Week 5 was all about the benefits of educational technology. There are more than enough articles that support the inclusion and importance of educational technology. Our students have grown up with smart devices and have had access to the web their whole lives. It is not a surprise that technology is something they gravitate towards.

I shared an article or two that help to remind myself and its many readers why educators continue to make the transition to a more blended classroom to meet the new learning styles of today’s students.

  • As much as 60 percent of schools in America, issue laptops or tablets to their students.
  • 41% of students are in favor of taking virtual classes.
  • 50% of students in middle and high school use the internet to complete work 3 times a week.
  • The students that study on computers, phones, or tablets, study for an average of 40 minutes more per week than those who do not.

The Future is Tech, Get Ready

This quote from the article; 5 Benefits of Technology in the Classroom says it all. Yes, we better get ready! It should actually read, “We better get moving!”  Eventually, educators will get on board, for the simple fact that we don’t have much choice! As technology transitions into Web 3.0, we as educators need to also be transitioning into Education 3.0. My blog from last spring provides a summary of how these are so connected.

In conclusion, not only did I learn an enormous amount of valuable information, I was also reminded about many of the new advances that educational technology has made. The enormity and complexity of the #edtech world is beyond my wildest imagination.

On top of that, connecting with Jayme-Lee, Andres, Elizabeth, Kyle, and Jorie provided me with so much awareness for the variety and complexity of our jobs as educators. I now have a much more personal appreciation for teaching Physical Education, French Immersion, high school Social Studies, tackling a paperless classroom using BYOD (Bring Your Own Device), and being a Grade 2 teacher transitioning into an administration role. As a group, we were able to provide support, make connections, and learn from each of our roles as teachers in Regina Public Schools.

Thank you again for this amazing opportunity! I am very thankful for the chance to take this Directed Reading Course for my final class! Thank you Alec for providing me with this amazing platform where I’ve grown as a person, professional, co-worker, and technology guru for 5 of my 10 courses throughout my Graduate Studies!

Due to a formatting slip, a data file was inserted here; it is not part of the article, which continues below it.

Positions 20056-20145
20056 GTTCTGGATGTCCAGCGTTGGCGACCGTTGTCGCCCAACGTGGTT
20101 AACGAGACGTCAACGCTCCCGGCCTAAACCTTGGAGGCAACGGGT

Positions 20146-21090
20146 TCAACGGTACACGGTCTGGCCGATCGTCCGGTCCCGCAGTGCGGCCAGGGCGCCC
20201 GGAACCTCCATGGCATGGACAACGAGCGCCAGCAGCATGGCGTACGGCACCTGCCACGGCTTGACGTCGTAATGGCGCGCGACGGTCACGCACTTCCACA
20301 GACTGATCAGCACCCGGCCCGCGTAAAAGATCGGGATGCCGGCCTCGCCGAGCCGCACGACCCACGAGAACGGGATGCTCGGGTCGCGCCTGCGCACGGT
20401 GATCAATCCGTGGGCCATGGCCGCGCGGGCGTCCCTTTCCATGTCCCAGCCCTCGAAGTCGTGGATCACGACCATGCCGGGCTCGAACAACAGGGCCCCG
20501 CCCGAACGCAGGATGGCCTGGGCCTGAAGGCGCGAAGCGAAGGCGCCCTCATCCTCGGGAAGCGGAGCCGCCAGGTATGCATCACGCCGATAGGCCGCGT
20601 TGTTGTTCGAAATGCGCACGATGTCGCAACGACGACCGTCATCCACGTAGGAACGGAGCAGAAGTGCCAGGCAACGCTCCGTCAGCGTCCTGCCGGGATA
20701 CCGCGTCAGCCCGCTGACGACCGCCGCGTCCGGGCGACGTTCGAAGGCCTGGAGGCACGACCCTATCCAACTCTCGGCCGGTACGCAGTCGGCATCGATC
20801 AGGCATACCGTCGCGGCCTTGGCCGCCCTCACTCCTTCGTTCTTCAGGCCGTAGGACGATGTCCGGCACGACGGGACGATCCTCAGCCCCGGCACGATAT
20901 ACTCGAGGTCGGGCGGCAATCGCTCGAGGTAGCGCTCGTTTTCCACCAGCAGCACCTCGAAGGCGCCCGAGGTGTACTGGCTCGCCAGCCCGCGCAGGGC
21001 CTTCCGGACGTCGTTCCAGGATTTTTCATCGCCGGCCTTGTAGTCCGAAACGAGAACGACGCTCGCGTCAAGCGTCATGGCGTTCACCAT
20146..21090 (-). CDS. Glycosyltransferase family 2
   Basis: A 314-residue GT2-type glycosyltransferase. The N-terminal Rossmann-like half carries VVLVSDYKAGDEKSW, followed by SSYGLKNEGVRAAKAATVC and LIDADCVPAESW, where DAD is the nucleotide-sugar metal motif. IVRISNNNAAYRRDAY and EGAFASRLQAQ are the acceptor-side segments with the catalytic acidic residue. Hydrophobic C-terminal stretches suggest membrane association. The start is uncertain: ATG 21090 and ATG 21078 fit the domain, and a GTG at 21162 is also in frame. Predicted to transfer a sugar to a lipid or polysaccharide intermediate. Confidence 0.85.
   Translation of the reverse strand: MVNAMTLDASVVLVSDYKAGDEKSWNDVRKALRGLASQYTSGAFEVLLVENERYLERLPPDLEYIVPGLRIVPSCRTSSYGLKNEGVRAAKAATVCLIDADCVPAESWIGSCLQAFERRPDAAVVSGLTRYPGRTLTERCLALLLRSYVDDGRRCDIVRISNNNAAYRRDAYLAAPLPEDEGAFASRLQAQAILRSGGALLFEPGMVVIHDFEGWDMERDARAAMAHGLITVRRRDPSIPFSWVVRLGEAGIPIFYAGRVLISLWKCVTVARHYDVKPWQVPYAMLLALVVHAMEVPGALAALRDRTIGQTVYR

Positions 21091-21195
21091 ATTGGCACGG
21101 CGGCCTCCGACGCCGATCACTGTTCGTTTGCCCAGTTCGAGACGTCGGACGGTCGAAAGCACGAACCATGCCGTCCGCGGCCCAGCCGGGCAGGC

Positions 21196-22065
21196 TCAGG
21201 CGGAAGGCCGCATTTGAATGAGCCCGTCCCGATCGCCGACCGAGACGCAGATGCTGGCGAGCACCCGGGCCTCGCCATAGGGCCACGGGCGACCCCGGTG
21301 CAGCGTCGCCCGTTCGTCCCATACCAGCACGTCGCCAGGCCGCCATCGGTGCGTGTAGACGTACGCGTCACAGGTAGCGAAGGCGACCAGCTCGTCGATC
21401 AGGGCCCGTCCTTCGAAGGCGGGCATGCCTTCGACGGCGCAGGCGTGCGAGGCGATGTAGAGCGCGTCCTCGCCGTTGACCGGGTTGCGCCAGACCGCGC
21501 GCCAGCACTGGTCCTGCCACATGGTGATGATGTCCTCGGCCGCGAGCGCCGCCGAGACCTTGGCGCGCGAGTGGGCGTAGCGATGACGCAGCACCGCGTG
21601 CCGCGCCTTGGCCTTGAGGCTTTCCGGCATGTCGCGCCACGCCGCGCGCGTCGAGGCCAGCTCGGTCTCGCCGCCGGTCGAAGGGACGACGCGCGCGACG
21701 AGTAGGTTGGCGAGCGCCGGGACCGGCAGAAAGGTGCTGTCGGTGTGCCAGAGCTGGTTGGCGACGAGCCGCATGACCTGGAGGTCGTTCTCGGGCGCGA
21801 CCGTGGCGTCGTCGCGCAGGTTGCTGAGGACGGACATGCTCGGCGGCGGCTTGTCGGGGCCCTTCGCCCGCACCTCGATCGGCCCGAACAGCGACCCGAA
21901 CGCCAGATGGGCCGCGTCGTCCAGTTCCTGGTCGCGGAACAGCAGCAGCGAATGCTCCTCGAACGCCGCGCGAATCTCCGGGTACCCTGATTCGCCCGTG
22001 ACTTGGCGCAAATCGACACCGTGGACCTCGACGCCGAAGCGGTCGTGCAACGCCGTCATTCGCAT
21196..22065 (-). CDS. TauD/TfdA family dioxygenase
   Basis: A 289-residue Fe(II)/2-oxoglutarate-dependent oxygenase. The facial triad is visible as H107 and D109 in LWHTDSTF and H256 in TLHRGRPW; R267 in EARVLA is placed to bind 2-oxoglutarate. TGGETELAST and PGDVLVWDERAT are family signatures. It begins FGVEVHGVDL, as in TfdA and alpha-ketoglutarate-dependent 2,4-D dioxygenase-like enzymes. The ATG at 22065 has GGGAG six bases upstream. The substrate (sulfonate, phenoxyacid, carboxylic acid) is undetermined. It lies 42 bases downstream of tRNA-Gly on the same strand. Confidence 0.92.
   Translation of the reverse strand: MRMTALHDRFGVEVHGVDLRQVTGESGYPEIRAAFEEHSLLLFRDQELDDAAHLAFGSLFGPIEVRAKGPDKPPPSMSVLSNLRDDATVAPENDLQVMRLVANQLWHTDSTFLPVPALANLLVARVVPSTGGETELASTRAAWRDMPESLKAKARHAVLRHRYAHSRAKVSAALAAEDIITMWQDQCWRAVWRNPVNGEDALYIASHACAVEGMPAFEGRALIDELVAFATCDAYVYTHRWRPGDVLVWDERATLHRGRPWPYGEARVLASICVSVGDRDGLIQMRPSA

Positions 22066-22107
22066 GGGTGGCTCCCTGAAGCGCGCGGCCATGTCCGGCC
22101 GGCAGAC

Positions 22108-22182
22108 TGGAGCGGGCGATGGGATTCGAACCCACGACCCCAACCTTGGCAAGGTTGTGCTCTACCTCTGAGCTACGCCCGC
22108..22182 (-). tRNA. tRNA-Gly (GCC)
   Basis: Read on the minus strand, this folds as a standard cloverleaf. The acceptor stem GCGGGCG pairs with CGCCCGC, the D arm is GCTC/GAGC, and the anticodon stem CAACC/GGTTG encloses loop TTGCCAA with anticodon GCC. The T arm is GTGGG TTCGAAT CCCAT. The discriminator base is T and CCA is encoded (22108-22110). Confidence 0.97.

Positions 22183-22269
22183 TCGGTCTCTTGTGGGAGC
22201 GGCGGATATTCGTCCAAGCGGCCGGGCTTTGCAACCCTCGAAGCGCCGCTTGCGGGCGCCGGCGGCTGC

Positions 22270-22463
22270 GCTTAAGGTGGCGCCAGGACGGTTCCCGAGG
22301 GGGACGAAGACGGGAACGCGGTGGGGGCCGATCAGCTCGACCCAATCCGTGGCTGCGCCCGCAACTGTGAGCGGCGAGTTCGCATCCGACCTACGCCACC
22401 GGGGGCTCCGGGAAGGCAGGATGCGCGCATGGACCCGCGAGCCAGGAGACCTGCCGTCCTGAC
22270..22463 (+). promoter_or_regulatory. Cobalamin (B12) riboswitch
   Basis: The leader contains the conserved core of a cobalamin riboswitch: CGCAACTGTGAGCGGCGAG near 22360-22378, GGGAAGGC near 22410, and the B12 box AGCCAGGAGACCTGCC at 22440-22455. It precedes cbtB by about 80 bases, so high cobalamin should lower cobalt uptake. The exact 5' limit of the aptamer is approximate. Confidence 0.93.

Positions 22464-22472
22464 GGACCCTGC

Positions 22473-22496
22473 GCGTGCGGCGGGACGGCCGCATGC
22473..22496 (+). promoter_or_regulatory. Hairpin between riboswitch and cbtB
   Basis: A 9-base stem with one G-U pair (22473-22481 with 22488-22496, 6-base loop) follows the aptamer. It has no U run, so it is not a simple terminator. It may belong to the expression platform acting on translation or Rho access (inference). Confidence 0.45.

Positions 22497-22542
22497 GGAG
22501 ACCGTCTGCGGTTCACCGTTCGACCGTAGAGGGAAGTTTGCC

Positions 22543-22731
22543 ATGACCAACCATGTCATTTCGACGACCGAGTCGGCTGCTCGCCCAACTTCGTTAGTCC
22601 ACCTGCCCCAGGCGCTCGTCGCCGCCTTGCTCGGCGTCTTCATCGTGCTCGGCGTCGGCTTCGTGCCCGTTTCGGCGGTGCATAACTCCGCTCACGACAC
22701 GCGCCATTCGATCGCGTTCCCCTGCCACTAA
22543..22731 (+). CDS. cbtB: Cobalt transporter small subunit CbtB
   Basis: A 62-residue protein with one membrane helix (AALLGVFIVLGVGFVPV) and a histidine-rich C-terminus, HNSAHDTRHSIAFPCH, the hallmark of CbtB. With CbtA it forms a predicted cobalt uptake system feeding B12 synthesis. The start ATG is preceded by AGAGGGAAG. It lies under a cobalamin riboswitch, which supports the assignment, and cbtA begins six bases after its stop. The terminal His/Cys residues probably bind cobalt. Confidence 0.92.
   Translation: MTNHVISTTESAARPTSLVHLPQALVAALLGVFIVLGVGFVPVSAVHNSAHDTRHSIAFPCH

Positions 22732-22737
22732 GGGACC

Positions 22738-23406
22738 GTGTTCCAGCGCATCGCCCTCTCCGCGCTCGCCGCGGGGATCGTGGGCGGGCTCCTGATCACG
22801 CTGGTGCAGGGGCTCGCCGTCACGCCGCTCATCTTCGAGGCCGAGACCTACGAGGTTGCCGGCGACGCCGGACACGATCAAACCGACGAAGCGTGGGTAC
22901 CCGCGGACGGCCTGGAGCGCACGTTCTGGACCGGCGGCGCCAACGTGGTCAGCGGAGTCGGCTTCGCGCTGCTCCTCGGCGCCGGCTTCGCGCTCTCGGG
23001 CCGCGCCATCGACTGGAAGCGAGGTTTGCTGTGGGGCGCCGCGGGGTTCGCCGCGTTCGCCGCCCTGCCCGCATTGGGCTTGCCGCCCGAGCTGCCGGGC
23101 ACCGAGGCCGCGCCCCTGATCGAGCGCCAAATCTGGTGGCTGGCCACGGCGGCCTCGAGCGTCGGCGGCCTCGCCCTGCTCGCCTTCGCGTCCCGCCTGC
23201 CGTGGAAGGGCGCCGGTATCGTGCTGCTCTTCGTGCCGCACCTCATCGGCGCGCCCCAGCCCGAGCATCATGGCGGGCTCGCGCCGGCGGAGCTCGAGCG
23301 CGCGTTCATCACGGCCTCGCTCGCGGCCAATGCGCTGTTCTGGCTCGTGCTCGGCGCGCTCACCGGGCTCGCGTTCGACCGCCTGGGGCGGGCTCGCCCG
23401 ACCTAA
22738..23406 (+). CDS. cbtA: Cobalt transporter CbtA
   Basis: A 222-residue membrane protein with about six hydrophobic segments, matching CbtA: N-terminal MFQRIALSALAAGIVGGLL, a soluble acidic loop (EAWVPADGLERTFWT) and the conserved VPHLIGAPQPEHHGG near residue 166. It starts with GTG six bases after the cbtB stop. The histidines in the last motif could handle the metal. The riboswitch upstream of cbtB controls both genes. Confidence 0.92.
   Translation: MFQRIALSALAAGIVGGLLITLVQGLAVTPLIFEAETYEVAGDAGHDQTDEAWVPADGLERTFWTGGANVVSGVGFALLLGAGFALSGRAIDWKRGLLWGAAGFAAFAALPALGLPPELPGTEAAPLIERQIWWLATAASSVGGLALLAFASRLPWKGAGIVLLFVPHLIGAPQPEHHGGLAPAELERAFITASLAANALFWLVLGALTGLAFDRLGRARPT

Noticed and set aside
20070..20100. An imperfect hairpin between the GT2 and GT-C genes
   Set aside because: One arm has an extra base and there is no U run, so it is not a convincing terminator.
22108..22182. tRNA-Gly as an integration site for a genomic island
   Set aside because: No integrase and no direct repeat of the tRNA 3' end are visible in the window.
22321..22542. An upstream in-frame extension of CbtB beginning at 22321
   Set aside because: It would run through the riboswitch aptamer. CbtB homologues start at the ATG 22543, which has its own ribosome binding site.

Dream Big


Posted in Directed Learning, Team Teaching

The Countless Advantages of Technology

When I think about the pros of technology, I think a lot about how much more engagement I see in my students when using technology tools and the positive feedback from them. I witness a lot more focus, interest, willingness and motivation to get started right away, remain on task, and complete the task at hand. There will always be students who are distracted by YouTube or their devices, but I always feel their excitement during educational technology tasks compared to teacher led, or independent student learning. This is what motivates me to keep planning lessons that include technology.

Student Engagement

There are so many articles available that support educational technology, so it is my job to take the information and learn first hand whether or not it might be beneficial to the group of students I have in my classroom. According to the article, “7 Benefits of Educational Technology in the Education Sphere,”

The future of the educational system is practically determined by the development of technology.

The teaching strategies based on educational technology can be described as ethical practices that facilitate the students’ learning and boost their capacity, productivity, and performance. Technology integration in education inspires positive changes in teaching methods on an international level.

#4. Thanks to technology, students enjoy learning!

Students are addicted to Facebook, Pinterest, Instagram, Digg, and other websites from a very early age. The internet can distract them from the learning process, but you can also use their inclination to spend time online for a good purpose: Making learning enjoyable.

5 Benefits of Tech in Ed